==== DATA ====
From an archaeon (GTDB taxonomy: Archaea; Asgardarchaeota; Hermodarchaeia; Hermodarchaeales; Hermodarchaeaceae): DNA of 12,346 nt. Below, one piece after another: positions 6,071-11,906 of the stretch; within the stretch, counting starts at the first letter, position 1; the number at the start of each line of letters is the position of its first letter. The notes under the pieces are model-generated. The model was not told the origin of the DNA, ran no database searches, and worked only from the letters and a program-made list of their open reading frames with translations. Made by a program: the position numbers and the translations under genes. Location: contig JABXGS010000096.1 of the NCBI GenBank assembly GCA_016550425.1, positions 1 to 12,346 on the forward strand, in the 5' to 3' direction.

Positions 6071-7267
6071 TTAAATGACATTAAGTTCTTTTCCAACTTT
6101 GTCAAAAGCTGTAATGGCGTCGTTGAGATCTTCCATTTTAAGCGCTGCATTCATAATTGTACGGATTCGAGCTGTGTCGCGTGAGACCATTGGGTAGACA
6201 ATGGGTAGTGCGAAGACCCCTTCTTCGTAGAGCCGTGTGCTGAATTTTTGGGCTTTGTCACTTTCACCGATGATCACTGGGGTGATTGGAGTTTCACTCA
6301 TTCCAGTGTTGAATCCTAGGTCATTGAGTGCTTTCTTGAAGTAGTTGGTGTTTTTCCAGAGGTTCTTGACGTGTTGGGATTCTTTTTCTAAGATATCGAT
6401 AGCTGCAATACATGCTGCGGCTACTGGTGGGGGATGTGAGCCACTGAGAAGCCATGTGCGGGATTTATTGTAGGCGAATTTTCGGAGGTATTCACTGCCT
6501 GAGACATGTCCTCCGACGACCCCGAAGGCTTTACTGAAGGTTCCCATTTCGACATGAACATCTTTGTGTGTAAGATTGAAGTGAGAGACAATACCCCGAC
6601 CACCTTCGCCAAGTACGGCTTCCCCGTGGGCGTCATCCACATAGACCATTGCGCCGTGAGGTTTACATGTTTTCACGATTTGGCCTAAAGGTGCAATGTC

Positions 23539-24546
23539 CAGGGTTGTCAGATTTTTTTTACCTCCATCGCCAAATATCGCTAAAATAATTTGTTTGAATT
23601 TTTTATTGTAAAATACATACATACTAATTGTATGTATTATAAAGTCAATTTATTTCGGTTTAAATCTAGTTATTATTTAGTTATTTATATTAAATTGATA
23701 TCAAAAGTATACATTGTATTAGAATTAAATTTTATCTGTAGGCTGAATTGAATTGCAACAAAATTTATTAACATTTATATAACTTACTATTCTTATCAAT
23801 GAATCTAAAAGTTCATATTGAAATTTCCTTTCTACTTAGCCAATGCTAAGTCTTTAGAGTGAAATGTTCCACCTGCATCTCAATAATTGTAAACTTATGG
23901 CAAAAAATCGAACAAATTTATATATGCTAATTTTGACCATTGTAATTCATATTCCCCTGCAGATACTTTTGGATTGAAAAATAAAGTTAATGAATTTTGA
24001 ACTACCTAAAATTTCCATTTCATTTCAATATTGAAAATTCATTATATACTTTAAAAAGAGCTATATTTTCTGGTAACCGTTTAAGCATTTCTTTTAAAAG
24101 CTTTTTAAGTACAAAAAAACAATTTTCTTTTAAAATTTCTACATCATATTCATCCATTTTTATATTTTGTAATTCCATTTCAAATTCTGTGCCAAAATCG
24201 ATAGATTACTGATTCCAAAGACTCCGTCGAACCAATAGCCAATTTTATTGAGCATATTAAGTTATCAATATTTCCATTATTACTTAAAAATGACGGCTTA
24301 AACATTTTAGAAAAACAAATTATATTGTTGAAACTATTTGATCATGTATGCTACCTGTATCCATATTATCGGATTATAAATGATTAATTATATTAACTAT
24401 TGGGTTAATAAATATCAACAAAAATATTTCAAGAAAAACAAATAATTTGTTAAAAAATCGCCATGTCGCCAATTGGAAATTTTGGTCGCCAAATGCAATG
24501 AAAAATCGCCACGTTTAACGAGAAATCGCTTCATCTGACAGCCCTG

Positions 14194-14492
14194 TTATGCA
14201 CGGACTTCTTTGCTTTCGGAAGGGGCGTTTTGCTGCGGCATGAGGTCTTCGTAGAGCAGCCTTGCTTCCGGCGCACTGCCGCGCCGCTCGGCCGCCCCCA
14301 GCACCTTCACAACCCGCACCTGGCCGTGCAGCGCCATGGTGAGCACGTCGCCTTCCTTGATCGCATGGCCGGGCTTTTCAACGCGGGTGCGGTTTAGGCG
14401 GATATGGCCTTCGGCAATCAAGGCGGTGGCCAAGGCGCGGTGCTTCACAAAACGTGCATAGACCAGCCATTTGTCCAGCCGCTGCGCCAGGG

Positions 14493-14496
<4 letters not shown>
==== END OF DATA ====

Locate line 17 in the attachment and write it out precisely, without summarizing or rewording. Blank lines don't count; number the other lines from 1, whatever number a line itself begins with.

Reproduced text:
24101 CTTTTTAAGTACAAAAAAACAATTTTCTTTTAAAATTTCTACATCATATTCATCCATTTTTATATTTTGTAATTCCATTTCAAATTCTGTGCCAAAATCG